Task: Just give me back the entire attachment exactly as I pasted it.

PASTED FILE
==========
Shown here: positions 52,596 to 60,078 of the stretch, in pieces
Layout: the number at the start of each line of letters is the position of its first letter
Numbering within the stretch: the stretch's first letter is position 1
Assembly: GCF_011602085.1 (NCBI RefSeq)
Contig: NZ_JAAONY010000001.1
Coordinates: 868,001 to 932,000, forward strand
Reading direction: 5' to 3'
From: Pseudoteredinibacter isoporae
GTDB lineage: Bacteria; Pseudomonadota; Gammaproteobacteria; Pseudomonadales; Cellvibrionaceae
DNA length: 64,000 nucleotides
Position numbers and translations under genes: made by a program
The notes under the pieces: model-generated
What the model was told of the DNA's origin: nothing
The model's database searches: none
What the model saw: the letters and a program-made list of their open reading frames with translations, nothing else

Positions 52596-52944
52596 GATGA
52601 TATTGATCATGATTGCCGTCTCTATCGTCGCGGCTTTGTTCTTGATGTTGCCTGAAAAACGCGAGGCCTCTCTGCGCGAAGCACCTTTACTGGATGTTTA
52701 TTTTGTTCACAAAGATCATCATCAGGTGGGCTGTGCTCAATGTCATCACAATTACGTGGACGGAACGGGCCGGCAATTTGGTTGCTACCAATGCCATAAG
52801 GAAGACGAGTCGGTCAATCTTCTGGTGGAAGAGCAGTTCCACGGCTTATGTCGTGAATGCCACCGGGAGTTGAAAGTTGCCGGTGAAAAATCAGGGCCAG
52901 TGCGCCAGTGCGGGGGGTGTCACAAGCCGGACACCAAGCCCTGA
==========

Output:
Shown here: positions 52,596 to 60,078 of the stretch, in pieces
Layout: the number at the start of each line of letters is the position of its first letter
Numbering within the stretch: the stretch's first letter is position 1
Assembly: GCF_011602085.1 (NCBI RefSeq)
Contig: NZ_JAAONY010000001.1
Coordinates: 868,001 to 932,000, forward strand
Reading direction: 5' to 3'
From: Pseudoteredinibacter isoporae
GTDB lineage: Bacteria; Pseudomonadota; Gammaproteobacteria; Pseudomonadales; Cellvibrionaceae
DNA length: 64,000 nucleotides
Position numbers and translations under genes: made by a program
The notes under the pieces: model-generated
What the model was told of the DNA's origin: nothing
The model's database searches: none
What the model saw: the letters and a program-made list of their open reading frames with translations, nothing else

Positions 52596-52944
52596 GATGA
52601 TATTGATCATGATTGCCGTCTCTATCGTCGCGGCTTTGTTCTTGATGTTGCCTGAAAAACGCGAGGCCTCTCTGCGCGAAGCACCTTTACTGGATGTTTA
52701 TTTTGTTCACAAAGATCATCATCAGGTGGGCTGTGCTCAATGTCATCACAATTACGTGGACGGAACGGGCCGGCAATTTGGTTGCTACCAATGCCATAAG
52801 GAAGACGAGTCGGTCAATCTTCTGGTGGAAGAGCAGTTCCACGGCTTATGTCGTGAATGCCACCGGGAGTTGAAAGTTGCCGGTGAAAAATCAGGGCCAG
52901 TGCGCCAGTGCGGGGGGTGTCACAAGCCGGACACCAAGCCCTGA